But the real key to the success of "We Need to Do Something" is not just its ability to sustain the sense of tension and mystery within the bathroom, but its ability to push beyond those initial moments of fear and panic and into a deeper, darker kind of fear. Through artfully designed and well-placed flashbacks, we learn what Melissa and Amy were doing in the lead-up to the storm, how their fates intertwined, and what their choices might have to do with everything going on, whether that's all in Melissa's head or not. This facet of the story, driven by incredible performances from McCormick and Alexis, pushes the film beyond apocalyptic horror and into earnest, almost mystical coming-of-age territory, as Melissa works to discover not just what she might have done, but why. When you're a teenager, everything can feel like the end of the world, whether it's a bad grade or a good kiss, and "We Need to Do Something" raises the stakes of its intricate, intimate storytelling by never losing sight of that fact.

Powerful performances

Of course, that intimacy doesn't work without a cast to carry it along, and "We Need to Do Something" is blessed with a quintet of pitch-perfect performances. McCormick, who caught the eye of many genre fans with "The Vast of Night" in 2019, continues to up her game with performances like this one, simultaneously vulnerable and powerful, radiating an inner intensity through her expressive eyes. She's the heart of the film, while Shaw and Healy, with impressive filmographies of their own, work as the lungs, continually raising and lowering the tension with the rhythms of their performances as two parents both in over their heads and sick of each other. As the film wears on, Melissa's backstory takes center stage, but Bobby and Diane have a story of their own, and Healy and Shaw make sure you'll never forget it. Then, of course, there's Cronin, who has his own emotional load to carry throughout the film, and who navigates it with grace and depth, and Alexis, who exerts tremendous influence over the film's emotional tone despite sharing the screen with only one other character in a handful of scenes. It all amounts to an astonishing piece of ensemble horror storytelling — all these people feel so real that the deeper the film descends into madness, the farther we're willing to go with them.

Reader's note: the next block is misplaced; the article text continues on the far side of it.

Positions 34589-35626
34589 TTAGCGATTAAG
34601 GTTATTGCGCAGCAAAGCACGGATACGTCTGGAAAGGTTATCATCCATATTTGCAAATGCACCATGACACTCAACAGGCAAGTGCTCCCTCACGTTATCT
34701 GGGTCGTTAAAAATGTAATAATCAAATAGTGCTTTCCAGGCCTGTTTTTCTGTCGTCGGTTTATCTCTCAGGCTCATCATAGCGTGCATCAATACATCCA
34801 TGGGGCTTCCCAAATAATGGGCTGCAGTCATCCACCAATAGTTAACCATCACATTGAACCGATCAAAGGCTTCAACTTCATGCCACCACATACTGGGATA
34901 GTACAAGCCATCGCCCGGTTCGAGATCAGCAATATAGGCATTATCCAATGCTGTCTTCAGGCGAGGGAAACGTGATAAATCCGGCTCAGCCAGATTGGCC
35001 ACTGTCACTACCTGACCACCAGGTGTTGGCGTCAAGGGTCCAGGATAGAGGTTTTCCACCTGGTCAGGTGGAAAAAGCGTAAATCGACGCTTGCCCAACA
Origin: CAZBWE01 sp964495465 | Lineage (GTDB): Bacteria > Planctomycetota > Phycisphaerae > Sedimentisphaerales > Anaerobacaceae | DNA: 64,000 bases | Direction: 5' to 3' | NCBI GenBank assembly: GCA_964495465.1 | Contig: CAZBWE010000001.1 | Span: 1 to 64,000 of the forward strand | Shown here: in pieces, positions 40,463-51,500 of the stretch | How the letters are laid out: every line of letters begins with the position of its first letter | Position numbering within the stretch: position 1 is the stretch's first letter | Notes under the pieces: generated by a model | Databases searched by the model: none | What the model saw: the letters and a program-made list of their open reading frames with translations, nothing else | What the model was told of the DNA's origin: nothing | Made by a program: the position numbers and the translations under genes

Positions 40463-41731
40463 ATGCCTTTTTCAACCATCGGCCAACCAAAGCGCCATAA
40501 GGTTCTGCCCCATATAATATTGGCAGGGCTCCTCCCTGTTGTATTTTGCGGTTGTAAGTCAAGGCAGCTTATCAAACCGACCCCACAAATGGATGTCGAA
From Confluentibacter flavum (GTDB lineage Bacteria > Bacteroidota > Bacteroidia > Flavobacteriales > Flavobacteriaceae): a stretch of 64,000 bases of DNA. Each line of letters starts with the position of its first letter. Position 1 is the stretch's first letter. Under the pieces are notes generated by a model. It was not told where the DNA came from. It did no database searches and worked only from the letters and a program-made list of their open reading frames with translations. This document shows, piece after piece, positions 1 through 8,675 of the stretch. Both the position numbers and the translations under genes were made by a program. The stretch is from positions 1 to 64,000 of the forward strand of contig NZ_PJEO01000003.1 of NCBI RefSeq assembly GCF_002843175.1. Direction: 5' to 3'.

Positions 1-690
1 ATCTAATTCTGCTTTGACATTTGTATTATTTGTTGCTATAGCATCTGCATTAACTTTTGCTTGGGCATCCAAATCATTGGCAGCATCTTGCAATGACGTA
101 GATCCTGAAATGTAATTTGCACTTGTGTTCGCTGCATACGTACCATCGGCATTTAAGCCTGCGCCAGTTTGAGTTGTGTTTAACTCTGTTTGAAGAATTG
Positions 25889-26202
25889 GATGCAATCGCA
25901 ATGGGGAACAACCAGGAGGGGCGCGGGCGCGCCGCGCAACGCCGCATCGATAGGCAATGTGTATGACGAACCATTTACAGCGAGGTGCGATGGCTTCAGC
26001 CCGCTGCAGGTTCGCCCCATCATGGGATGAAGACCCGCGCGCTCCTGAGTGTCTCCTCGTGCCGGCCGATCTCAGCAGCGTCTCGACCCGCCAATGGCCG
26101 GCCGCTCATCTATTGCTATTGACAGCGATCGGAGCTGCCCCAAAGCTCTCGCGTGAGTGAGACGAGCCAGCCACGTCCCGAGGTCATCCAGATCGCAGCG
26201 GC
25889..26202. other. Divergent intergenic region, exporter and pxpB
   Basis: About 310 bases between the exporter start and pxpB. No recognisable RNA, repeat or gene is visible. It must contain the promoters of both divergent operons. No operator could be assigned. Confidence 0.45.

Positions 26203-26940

"We Need to Do Something" probably wouldn't work, or at least wouldn't work as well, without the power of the performances at its core. That's just the nature of movies with this level of stripped-down intimacy, but that's not to say the craft applied elsewhere should be neglected. O'Grady has built an impressive, taut, surprise-packed puzzle box of horror with "We Need to Do Something," and he's done it with his feature directorial debut. This is an impressive announcement of a bright new directorial voice in horror filmmaking, but it's also something more. It's a compelling, often strangely moving story of apocalyptic teenage longing, a thriller about a family coming apart at the seams, and the kind of film we'll be talking about a decade from now as a clear and powerful encapsulation of the horrors of the moment we're living in.

"We Need to Do Something" is in theaters and on demand September 3.